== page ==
1. Denotes adjusted EBIT / revenue, adjusted EBIT excludes the impact of exceptional items that are one-off and do not occur on a regular basis, e.g. gain on sales of property and substantial non-cash impairment Source: Annual reports

    A TRIUMPHANT YEAR FOR ORGANIC VOLUME GROWTH Last year we warned that the Global 50 was relying too heavily on price/mix to prop up organic growth, as smaller more nimble competitors grabbed market share. In 2018 the big brand owners reversed this: organic growth increased by 3.2% year on year, with 1.8.% coming from volume and 1.4% from price/mix.

    This was largely due two factors. The first is the fruition of previous investments into fast growth areas. The second is that the big brands finally caught up with (dare we say learnt from) their more digitally sophisticated, smaller competitors.

    1.) Prior investment into fast growth categories pays off Beer and spirits company Diageo has enjoyed continued organic volume growth due to the success of its 'Reserve' stable of brands. Labels such as Tanqueray, Bulleit and Don Julio continue to fly off the (bar) shelves thanks to growing consumer demand for luxury alcoholic drinks. It continues to build on this: in 2017, Diageo purchased Casamigos, the tequila company co-founded by Hollywood actor George Clooney, to give it a foothold in the premium tequila market.

    2.) Learning from the upstarts Legacy brands have suddenly found themselves competing with digitally savvy challengers that use a smart blend of online sales channels and sophisticated marketing to win younger customers. In the cosmetics world, Estée Lauder is now head to head with direct-to- consumer brands such as Glossier, and Kylie Cosmetics - a predominately online brand fronted by super influencer Kylie Jenner. To combat this in 2018, Estée Lauder adopted an omni-channel approach supported by content driven marketing. It more than doubled its social media posts year on year, focusing on highly shareable, video led, storytelling.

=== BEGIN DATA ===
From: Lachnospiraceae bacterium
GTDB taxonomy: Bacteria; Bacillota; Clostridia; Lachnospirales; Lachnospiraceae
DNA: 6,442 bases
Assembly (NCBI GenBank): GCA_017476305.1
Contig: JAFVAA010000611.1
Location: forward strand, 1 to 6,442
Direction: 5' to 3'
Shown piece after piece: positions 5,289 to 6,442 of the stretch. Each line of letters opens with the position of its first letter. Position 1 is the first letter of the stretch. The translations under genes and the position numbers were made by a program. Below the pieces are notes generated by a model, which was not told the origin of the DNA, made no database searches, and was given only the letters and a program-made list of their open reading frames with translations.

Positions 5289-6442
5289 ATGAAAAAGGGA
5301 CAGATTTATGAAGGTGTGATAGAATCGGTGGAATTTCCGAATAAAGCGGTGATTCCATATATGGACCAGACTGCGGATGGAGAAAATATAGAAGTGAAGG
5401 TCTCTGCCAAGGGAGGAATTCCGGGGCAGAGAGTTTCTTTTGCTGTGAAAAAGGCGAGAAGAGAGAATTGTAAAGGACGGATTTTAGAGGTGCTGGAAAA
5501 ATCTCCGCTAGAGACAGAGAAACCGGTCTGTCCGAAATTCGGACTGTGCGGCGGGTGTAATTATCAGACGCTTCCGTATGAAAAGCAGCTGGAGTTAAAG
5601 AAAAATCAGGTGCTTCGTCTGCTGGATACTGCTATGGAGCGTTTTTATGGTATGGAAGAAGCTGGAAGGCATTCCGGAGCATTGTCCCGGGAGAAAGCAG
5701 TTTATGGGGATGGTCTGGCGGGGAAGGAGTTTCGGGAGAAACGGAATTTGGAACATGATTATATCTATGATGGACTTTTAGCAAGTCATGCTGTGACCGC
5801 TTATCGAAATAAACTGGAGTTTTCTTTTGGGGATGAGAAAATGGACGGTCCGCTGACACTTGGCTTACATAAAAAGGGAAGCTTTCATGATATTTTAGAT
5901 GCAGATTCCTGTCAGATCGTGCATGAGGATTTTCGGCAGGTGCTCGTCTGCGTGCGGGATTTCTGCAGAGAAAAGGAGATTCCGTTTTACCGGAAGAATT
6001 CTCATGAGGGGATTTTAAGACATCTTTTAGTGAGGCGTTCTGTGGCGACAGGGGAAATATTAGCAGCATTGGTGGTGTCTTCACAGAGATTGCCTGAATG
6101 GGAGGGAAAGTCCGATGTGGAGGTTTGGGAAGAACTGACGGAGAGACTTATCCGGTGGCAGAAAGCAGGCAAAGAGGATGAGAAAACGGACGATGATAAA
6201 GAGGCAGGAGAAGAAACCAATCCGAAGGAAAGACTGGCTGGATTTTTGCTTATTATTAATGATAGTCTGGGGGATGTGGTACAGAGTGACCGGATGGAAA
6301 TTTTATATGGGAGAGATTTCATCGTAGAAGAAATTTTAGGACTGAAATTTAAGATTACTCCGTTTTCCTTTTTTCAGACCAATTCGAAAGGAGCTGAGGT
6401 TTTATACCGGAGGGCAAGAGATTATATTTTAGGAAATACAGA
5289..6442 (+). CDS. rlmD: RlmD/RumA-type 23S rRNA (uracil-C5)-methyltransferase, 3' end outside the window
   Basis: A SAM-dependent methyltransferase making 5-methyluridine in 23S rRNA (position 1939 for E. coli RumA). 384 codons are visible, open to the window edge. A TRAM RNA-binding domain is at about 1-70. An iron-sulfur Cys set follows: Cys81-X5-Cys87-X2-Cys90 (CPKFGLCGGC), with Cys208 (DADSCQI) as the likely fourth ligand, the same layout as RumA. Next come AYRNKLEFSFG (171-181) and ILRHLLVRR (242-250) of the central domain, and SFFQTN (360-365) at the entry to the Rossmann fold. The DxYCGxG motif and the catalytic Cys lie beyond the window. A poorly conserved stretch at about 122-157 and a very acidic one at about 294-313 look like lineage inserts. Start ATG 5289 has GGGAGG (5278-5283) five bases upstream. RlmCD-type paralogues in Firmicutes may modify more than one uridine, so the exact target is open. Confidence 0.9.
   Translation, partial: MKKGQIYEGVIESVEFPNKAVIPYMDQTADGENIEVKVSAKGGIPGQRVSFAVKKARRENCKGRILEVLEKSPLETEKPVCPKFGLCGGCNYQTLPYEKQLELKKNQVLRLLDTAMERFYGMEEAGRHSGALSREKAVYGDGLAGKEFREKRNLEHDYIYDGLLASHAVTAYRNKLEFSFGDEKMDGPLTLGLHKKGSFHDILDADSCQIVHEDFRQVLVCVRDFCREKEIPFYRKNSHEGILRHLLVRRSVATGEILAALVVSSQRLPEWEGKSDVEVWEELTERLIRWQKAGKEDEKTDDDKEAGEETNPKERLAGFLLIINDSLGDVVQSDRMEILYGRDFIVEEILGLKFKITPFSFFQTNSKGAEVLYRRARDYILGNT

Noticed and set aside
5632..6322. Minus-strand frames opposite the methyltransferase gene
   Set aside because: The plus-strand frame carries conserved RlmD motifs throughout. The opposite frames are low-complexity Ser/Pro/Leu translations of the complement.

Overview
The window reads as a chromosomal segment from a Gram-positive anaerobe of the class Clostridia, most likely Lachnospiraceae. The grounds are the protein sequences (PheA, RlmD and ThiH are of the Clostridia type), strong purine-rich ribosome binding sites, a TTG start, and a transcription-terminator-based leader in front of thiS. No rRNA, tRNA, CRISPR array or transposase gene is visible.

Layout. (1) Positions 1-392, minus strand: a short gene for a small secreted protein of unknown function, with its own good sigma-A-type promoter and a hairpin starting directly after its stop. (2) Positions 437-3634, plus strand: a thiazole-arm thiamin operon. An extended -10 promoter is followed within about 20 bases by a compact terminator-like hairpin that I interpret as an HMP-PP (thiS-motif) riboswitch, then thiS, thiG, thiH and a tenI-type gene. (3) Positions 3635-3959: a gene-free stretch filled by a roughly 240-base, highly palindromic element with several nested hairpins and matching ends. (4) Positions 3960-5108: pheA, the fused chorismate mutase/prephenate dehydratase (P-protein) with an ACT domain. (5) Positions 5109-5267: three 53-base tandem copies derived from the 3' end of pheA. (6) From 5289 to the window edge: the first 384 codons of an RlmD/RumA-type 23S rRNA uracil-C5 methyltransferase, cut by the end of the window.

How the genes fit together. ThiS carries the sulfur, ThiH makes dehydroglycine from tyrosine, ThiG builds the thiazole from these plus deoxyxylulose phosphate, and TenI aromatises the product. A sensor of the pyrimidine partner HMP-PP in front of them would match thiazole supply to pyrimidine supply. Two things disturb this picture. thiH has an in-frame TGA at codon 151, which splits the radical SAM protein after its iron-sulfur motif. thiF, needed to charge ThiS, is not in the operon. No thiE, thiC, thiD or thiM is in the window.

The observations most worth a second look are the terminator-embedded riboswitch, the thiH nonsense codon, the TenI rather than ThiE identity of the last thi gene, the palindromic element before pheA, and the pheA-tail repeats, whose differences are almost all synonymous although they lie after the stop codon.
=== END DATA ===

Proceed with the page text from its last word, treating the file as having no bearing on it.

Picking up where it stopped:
• 06 | OC&C Reaping the rewards

    2018 M&A activity – coffee and care

    Although 2018 had no deals to match BAT’s show stealing acquisition of Reynolds in 2017, M&A activity continued at a steady pace. The number of deals remained more or less the same year-on-year (55 versus 60 in 2017), and average deal size remained unchanged at US$1.4bn – excluding BAT’s 2017 mega-deal effect.

  • OC&C Reaping the rewards | 07

    2018 M&A activity – coffee and care

    What did change however, was the motivation driving the deals. Whereas 2017 was about consolidation and entering new geographic markets, the primary aim of deals in 2018 was to accelerate the shift into new higher growth product areas. Tobacco firm Altria Group, for example, acquired Juul to diversify into vaping. Meanwhile, Nestlé purchased Starbucks’ consumer packaged goods business to strengthen its position in the coffee market.

    COFFEE AND CARE DRIVE M&A Four of the top ten deals in 2018 were related to the fast growth categories of coffee and consumer health.

    Jumping beans The global coffee market has grown at 5% between 2015 and 2018. This is largely driven